Whiplash Is The Theme This Week
Whiplash is the theme this week, as refined products have their 3rd straight nickel swing in the early going, wiping out most of Tuesday’s gains…which wiped out most of Monday’s losses. The pullback keeps the August trend-lines pointing down, with lower highs set in each subsequent bounce suggesting more selling to come unless the bulls manage to break back above the July highs.
A major difference in today’s selling is that rising COVID cases aren’t taking the blame for the selling, instead a report that the White House is pressuring OPEC & Friends to produce more oil and help tame prices is getting credit for the selloff.
At face value that doesn’t seem to help explain why gasoline is leading the slide, but the report also suggests the white house is going to push the federal trade commission to take a look at rising gasoline prices. That investigation doesn’t need much effort to see the inconvenient truth that the RFS, LCFS and Cap & Trade programs each add more than 20 cents/gallon to fuel prices, and by design will get costlier each year. Then again, blaming climate change programs for rising prices won’t win many points in Washington, and it will be easier to blame refiners, which could complicate some of the acquisitions currently in process.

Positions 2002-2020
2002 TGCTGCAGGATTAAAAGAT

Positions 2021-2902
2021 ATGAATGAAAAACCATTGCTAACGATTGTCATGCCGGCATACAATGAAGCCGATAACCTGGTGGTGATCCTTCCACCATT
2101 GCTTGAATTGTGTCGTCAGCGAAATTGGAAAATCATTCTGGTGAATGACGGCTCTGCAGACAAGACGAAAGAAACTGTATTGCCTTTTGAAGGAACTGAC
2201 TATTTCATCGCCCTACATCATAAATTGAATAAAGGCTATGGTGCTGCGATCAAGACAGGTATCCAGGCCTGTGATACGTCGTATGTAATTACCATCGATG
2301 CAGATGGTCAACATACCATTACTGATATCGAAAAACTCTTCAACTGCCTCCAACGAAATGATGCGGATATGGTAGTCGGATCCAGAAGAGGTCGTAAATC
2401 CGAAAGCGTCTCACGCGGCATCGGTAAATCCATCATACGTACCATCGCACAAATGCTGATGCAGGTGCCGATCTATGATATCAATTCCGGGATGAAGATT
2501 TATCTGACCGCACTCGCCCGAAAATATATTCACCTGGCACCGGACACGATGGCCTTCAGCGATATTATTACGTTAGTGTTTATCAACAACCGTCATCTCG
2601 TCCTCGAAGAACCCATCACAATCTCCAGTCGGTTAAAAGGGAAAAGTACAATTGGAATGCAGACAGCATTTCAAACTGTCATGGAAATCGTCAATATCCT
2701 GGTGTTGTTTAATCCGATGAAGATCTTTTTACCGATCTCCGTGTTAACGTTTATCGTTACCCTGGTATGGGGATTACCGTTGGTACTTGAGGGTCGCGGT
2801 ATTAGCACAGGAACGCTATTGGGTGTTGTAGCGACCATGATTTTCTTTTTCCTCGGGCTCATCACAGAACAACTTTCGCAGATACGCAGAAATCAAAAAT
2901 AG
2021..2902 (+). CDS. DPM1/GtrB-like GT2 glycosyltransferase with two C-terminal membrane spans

After several big moves in the past 2 weeks, West Coast basis values cooled off Tuesday, but could see more buying pressure today if the latest in a string of refinery hiccups disrupts one of the last refineries standing in the SF Bay area.
You think prices are volatile now? Read this WSJ article on the tough decisions retail stations have to make in regards to EV charging stations, one of which is having to guess at what their electricity costs will be. Those retail stations did score a major victory this week when the new infrastructure bill prevented interstate rest-stops from installing EV chargers, which would have put utilities in a position to directly compete with those stations, using federal property in many cases.
The EIA’s Short Term Energy Outlook seemed to offer a bullish boost to prices Tuesday, as the agency’s contracted thinkers at IHS increased their gasoline demand estimates, and lowered their OPEC oil output forecasts. The report highlighted how both calendar and crack spreads for gasoline have reached multi-year highs as inventories have rapidly drawn down in recent months. Once again, the report fails to mention the influence of RIN values on those gasoline prices, which knock about $8.5/barrel (~20 cents/gallon) off of those crack spreads.
The API’s weekly report looks like it was largely shrugged off, with only minimal changes in inventory reported. Crude stocks were said to be down 816k barrels, gasoline was down 1.1 million and distillates built 673k. The EIA’s version of the stats are scheduled to be out at their normal time this morning.